On 11 January, the European Commission´s competition department announced that it found Belgian tax rulings regarding the so-called Excess Profit scheme illegal under EU competition law. The investigation was opened last February and was not aimed at a specific ruling, i.e. at a specific company. On the contrary, the EC targeted the idea of the rulings as a whole, as defined in Belgian tax code, and estimates that its decision will affect some 35 large multinationals, mainly from within the EU. Belgian tax authorities were ordered to recover some €700 billion in non-paid taxes.
Belgian tax law enables large multinational companies ask the Belgian tax authority for a binding tax ruling concerning the taxation of its profits. Given that the multinational profits from many synergies in its mother group, it operates with lower costs and thus makes more profit that would normally be subject to corporate tax. However, the Belgian law considered such situation unfair, biased against large multinationals, and enabled re-calculation of the companies´ profits as if they were a “normal”, small- to medium-sized company. In a binding ruling, the Belgian tax authority was allowed to discount such “Excess Profit” from the companies´ tax bases. The resulting tax paid by the multinationals was thus 50% to 90% lower than without such ruling.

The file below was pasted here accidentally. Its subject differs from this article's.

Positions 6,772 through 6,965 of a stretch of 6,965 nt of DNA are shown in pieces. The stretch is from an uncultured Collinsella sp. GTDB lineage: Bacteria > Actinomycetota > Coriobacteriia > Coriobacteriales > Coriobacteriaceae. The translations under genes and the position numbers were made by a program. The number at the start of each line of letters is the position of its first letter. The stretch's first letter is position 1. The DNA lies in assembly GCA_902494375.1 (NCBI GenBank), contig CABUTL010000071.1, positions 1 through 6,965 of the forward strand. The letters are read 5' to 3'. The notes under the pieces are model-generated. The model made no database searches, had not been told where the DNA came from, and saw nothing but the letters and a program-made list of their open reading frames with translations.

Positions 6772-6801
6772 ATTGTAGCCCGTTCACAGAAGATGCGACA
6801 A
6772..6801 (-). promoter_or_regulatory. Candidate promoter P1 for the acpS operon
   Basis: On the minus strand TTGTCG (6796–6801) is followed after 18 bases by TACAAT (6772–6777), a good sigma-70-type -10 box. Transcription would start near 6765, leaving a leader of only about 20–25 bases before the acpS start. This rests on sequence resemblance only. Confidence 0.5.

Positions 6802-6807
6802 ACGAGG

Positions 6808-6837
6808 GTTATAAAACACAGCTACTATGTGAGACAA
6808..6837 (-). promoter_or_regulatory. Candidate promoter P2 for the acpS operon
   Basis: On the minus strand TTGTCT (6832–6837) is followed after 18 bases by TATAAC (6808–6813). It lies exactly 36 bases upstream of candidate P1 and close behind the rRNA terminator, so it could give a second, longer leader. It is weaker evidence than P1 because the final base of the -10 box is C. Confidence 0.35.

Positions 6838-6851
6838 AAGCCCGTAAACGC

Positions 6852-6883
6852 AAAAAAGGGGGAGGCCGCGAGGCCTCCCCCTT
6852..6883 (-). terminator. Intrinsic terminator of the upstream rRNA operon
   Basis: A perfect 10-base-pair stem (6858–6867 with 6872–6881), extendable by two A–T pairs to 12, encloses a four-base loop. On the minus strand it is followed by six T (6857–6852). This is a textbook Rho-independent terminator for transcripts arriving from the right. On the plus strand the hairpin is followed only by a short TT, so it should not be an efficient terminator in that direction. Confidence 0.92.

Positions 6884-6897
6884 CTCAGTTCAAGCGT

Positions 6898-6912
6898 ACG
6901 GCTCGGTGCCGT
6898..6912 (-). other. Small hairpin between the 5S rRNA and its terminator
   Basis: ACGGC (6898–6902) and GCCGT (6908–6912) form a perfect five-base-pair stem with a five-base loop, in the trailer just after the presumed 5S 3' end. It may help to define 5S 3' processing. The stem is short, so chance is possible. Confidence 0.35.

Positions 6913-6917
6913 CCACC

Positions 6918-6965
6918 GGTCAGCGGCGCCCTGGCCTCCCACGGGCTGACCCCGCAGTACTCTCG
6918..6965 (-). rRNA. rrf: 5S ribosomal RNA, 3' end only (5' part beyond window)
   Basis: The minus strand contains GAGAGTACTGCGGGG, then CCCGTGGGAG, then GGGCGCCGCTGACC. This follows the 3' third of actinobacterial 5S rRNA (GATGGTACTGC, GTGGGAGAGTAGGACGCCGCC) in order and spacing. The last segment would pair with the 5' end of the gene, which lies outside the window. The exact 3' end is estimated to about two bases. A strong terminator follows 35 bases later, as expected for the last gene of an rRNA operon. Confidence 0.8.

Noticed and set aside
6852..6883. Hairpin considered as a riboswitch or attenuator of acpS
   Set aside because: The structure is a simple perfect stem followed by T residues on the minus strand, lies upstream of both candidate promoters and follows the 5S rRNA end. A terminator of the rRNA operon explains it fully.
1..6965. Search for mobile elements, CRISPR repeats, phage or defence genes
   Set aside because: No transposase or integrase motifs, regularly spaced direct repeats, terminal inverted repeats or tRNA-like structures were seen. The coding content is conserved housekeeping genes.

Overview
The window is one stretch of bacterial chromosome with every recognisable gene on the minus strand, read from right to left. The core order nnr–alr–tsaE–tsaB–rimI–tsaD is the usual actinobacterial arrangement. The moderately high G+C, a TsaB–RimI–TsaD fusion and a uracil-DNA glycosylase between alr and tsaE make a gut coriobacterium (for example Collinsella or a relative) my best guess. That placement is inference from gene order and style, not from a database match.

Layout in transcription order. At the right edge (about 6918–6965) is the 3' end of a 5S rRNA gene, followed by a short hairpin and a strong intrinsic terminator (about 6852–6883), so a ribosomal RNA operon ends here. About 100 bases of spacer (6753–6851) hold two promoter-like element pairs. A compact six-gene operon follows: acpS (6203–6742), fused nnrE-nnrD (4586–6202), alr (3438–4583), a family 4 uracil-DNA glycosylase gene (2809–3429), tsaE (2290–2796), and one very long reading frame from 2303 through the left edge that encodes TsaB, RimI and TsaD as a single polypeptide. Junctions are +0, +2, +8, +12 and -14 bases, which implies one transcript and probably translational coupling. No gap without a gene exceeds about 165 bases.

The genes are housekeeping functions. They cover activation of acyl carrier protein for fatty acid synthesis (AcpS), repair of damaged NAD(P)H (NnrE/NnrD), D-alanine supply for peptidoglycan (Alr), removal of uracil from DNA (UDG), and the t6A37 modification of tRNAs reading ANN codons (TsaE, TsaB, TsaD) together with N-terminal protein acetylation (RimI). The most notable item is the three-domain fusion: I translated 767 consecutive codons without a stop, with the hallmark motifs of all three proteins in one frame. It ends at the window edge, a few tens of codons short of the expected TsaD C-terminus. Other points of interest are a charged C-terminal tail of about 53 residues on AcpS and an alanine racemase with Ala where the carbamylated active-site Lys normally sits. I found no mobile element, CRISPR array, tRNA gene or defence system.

The EC investigated the scheme under EU competition rules and found it illegal. On the one hand, it pointed out that the scheme is discriminatory, only available for large firms. On the other hand, responding to Belgian arguments about the danger of double taxation, it noted that the discounted “Excess Profit” is in fact not taxed anywhere else. The discount is a unilateral Belgian act and allows for “double non-taxation” of profits. It is thus an unfair advantage for some firms, which distorts the EU market and damages fair competition – or illegal state aid.
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